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What is the true cost of the ‘perfect’ smile?

As National Smile Month begins, Leigh Day product safety partner Tina Patel and associate solicitor Jennifer Ellis explore the rise in the use of DIY cosmetic dental kits, and the potential risks of favouring these over professional orthodontic treatment.

Posted on 23 May 2023

With advances in both dental care and technology, the UK has recently seen an influx in demand for a “Hollywood” smile, with a new DIY dentistry era flourishing since the covid-19 pandemic.

Social media is a major influence on cosmetic trends, so it will come as no surprise that Oral Health Foundation estimates that 53 per cent of under 35s have undergone cosmetic dental treatment in the UK compared to just nine per cent of over 35s. In particular, the use of invisible aligner treatments which straighten teeth are a growing trend, and it is predicted that the UK orthodontic market will continue to increase in the coming years.

Ordinarily, patients receiving aligner treatments via in-person orthodontic supervision would be subject to a thorough full-mouth examination. This may include assessment of hard and soft tissues of the mouth and an evaluation of the condition of the teeth and gums with full x-ray imaging. X-ray imaging is effective in identifying any underlying issues and in determining whether the roots of the teeth can withstand movement. If, following a proper assessment of a patients’ mouth, aligner treatment is deemed appropriate, a patient’s orthodontist will also monitor the movement of the teeth on a regular basis to reduce prospective complications and to ensure longevity of the results achieved.

Providers of online aligners appear to adopt a more relaxed model of assessment and monitoring. Many providers supply impression kits to consumers, enabling them to produce their own DIY teeth impressions. These are then sent by post to generate a 3D image of the customer’s teeth and create custom-made aligners. However, the British Dental Association has warned that DIY teeth moulds and 3D scans used by online providers in remote orthodontics are not sufficient to determine the suitability of aligner treatment in a patient. Such tools are therefore no substitute for bespoke, face-to-face assessments.

Dentists have identified that without adequate assessment and frequent monitoring, aligner treatment may cause teeth to move too quickly which can result in long term TMJ (jaw) pain and migraines as well as irreversible damage, including misaligned bite, permanent nerve damage and tooth-loss. 

Given the risks involved, consumers might expect strict regulation of direct-to-consumer orthodontics. Unfortunately, there is still much to be accomplished from a regulatory perspective. The British Dental Association has been articulating concerns with direct-to-consumer orthodontic practice to their regulators the Care Quality Commission and the General Dental Council (GDC) since 2019.

The General Dental Council’s newly issued Guidelines are a step in the right direction as they emphasise the importance of undergoing face-to-face assessment before undergoing remote aligner treatment11. However, the guidance allows for consent to be provided remotely, while the British Dental Association considers informed consent is best obtained via face-to-face consultation.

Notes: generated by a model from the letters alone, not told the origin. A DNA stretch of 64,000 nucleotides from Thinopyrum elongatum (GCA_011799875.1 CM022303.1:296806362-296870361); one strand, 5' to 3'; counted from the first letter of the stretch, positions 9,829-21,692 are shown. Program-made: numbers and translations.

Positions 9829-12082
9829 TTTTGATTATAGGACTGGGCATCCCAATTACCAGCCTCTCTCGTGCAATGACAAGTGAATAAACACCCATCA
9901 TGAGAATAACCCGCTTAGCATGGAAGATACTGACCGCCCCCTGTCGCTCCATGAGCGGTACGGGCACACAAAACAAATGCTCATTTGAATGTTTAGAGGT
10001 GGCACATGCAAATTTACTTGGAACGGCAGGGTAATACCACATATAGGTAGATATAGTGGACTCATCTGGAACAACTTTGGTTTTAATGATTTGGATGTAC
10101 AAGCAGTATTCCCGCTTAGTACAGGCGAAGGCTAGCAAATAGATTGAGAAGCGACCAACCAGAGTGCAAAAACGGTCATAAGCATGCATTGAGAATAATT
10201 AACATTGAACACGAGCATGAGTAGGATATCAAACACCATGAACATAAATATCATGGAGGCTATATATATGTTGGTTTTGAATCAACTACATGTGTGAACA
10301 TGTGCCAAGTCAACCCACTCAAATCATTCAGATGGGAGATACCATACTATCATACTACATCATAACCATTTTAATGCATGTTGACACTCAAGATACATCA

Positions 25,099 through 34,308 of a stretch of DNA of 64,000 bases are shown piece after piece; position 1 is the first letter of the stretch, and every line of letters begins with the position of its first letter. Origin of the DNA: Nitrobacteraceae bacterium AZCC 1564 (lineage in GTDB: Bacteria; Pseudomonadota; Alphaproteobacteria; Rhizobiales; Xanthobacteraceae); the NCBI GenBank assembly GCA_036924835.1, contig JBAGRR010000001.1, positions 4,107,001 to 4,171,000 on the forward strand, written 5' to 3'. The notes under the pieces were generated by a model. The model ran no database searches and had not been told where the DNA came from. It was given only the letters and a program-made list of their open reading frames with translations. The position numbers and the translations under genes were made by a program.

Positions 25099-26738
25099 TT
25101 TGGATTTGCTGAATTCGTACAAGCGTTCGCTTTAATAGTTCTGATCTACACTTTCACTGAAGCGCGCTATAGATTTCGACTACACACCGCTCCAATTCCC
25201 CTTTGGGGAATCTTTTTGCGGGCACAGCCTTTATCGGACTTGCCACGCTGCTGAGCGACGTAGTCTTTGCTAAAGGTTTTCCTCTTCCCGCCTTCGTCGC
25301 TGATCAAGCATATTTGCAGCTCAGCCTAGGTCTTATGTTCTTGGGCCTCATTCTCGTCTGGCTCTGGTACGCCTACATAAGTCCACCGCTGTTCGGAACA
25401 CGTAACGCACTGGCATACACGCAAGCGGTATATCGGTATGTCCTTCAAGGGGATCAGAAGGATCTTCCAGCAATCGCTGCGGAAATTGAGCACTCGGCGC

A recent Marketplace hidden camera investigation revealed that SmileDirectClub customers may be receiving misleading and potentially harmful information from employees, and they may not be provided with sufficient information to make an informed decision about their treatment13. Informed consent is vital when undergoing treatment and it seems this may be best achieved in-person from an impartial dentist with no vested interests.

While the General Dental Council encourages consumers to consult its guidelines before proceeding with online aligner treatment, alarmingly, consumers do not need to evidence they have seen a dentist before purchasing online aligners.

It appears that many who have suffered damage after using online aligners have been asked to sign non-disclosure agreements to obtain full or partial refunds. Such practice allows corporations to evade public culpability and future consumers are kept in the dark about potential pitfalls in undergoing treatment.

It is easy to understand the initial appeal of online aligner products, especially amid the current cost of living crisis. It is reported that the products are approximately 60 per cent cheaper than prescribed alternatives delivered by dental professions; however, such savings arguably reflect the limited level of tailored dental care provided and may represent reduced standards of service. Costs savings in the short term could be prove false if correction treatment is required in the long term. 

A further appeal of DIY treatment is the time-saving factor. Bypassing multiple professional consultations in favour of an aligner kit to use in the comfort of your own home is a much quicker way of achieving desired results. While there may be short term advantages in saving costs and time, investing in long-term dental health seems best achieved by consulting with professionals. Failure to do so seems fraught with risk, and dental innovation must not compromise patient safety.

If you have suffered dental damage after using online aligner kits without a full understanding of the associated risks, you may have a legal claim. If you would like to speak to a specialist cosmetics lawyer, please contact Tina Patel on 0207 650 1198.

Tina Patel
Consumer law Cosmetics Hips Medical devices

Tina Patel

Tina Patel is a partner in the consumer law team.

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